Advent Action: Requests us to say ‘yes, always’ to God. I always feel that I’m feeling my way with God – he’s probably being clear with what he’s saying to me – I don’t feel I can give an unqualified yes because I’m not sure if I’ve heard right or not – e.g. moving to Durham was a hard decision as I was giving up a permanent (if part time role) on 2 higher grade points than the new, contract based role – but despite things not being straightforward since arriving – - waiting on a lot of things – I still feel I’m in the right place, and the odd message of encouragement from others really helps keep that focus…
This bit stood out for me “To die to our neighbours means to stop judging them, to stop evaluating them, and thus to become free to be compassionate. Compassion can never coexist with judgement because judgement creates distance, the distinction, which prevents us from really being with the other.”
I always think, who am I to judge anyone (although this then can bring criticism that we should be helping others on their Christian journey if we think that they need guidance) … life coaching training in particular gave me a real philosophy of “people start where they are – there is no where else to start”. People have to reach their own points when they are ready to change, and maybe they’ll ask for help to change … that does not mean that the behaviour of those others may not hurt in the meantime… but then I try and remove myself from that sphere of hurt…
A day-course on ‘change’ I went to many years ago – only 3 things are involved in situations – you, the other person/people, and the situation – which of those have you any ability to change?
Interesting – book is given in NIV ‘do not judge’ – I like comparing with The Message’ and “Don’t pick on people, jump on their failures, criticize their faults—unless, of course, you want the same treatment.”
My Winchester housegroup have always said they think I am good at accepting people as they are, and I think I have definitely become more and more accepting the more I have wrestled with my own issues through counselling … although maybe sometimes I should get more angry!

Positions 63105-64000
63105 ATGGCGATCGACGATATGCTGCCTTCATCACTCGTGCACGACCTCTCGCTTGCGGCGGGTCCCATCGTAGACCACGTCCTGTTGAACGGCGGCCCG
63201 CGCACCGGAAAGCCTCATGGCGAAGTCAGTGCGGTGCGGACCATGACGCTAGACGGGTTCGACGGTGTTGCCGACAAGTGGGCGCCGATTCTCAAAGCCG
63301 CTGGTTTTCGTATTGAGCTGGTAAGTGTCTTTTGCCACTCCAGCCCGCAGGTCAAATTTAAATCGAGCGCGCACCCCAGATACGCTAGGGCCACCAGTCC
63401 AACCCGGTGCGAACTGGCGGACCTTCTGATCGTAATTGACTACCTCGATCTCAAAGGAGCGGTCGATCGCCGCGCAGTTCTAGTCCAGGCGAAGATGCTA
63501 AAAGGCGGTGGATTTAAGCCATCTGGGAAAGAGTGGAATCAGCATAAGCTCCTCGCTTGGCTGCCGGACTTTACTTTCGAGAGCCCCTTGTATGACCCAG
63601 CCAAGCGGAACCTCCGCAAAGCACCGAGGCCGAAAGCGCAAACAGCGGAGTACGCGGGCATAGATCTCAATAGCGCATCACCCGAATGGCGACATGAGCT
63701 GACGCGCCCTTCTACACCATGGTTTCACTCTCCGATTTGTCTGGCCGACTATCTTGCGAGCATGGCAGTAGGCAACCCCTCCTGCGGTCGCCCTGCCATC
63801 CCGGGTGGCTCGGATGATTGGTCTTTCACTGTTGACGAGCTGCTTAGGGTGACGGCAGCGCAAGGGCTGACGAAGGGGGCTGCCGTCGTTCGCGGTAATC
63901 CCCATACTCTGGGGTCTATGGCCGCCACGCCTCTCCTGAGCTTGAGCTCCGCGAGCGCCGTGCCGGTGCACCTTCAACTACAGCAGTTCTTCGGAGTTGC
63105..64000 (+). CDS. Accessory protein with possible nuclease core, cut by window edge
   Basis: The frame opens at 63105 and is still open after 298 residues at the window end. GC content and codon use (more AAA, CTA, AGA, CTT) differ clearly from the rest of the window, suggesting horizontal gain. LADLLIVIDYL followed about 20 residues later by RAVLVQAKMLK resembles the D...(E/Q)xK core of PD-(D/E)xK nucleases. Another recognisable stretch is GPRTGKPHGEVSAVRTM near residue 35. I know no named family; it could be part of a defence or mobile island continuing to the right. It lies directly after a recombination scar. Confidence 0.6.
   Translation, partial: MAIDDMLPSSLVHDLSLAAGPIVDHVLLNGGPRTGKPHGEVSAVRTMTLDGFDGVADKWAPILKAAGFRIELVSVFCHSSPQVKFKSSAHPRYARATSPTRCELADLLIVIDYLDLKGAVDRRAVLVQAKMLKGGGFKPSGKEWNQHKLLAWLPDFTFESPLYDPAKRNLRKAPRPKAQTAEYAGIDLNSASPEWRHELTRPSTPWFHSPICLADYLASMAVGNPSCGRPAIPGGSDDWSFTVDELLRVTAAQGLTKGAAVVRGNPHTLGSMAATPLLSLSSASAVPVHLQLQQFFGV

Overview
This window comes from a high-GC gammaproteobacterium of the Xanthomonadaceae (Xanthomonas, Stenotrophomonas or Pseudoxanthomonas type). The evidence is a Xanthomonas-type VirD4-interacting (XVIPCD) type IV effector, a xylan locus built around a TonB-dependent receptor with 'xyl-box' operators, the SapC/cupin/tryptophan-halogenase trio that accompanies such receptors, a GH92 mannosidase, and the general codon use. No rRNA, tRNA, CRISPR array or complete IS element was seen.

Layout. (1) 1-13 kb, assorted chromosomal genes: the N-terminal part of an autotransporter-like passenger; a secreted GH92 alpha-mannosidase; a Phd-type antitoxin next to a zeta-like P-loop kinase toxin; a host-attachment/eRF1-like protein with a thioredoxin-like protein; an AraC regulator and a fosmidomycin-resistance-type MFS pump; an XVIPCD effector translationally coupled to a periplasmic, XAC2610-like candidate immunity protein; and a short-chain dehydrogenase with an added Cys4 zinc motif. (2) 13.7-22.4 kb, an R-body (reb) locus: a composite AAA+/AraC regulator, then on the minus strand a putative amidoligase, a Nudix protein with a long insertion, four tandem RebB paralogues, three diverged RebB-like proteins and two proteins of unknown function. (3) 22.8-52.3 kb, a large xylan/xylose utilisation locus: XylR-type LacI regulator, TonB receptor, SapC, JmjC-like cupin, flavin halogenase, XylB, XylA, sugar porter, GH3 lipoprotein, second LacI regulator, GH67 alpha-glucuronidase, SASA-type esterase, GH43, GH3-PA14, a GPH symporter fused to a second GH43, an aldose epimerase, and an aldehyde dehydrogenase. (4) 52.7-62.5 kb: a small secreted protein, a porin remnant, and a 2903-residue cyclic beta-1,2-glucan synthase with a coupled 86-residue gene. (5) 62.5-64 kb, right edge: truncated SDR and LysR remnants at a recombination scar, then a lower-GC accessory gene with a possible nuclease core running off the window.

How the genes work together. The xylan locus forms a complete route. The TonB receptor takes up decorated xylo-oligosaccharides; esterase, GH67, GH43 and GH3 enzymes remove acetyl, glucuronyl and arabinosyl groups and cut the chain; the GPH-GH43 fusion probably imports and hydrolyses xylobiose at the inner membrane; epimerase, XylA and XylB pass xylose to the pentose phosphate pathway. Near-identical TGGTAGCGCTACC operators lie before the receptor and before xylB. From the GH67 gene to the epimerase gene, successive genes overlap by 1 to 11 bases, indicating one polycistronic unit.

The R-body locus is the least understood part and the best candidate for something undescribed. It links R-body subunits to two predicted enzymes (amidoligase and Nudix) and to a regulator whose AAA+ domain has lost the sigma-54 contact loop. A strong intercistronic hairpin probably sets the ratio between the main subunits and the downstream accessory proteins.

Prayer: Replace harshness with compassion… Amen!
Advent Action: Again, an interesting challenge – make a short list of those you dislike – even surreptitiously – expunge one from your negative thoughts.
Anger & Greed – “the inner side of a secular life, the sour fruits of our worldly dependencies. What else is anger than the impulsive response to the experiences of being deprived?” Hmmm, making me wonder about ‘righteous anger‘?
Definitely reminds me that we are to seek ‘grace’ in all that we do – we can disagree, we can be angry, but can we demonstrate a way that’s not “of this world” in doing so? Can we challenge what the world does? Reminds me of this interpretation that my Winchester church did the other week (thanks Facebook for allowing me to remain involved):
It’s a big challenge, especially for a cultural communications historian – I’m fascinated by how different cultures/people make meaning (from the same thing) – and reminds me of John Stott’s idea of “double listening“.
Prayer: Love the second half of this: “Help us to sever our dependencies on the world’s distraction and give us an opportunity to find ourselves in the shelter and safety of your wings”. Amen
Advent Action: Hmmm, forgo the world’s distractions for a day- but would a walk in the countryside be ‘the world’s distractions’? Unfortunately half of what he suggests is what I do for work, but tomorrow, however, I’m staying with friends in Winchester and will have a day that’s largely offline!!
We were not designed to live alone. Where are our circles of intimacy? Who is making you feel alive? Who says “You are a beautiful person, you are the beloved of God, don’t forget it?”. Not quite in those words, but I had a meeting this morning as having been in Durham for 3.5 months and my job description (which we knew was too big) has been threatening to engulf me … but having been told that are more than happy with what I’m doing, my health is important at the moment – take the time to sleep well, eat well, exercise well, socialise, etc. and know that you are doing a good job but you are more important!
This just brings back to mind some of the debates that I’ve seen on Twitter over the past few weeks:
Be completely humble and gentle; be patient, bearing with one another in love. Make every effort to keep the unity of the Spirit through the bond of peace.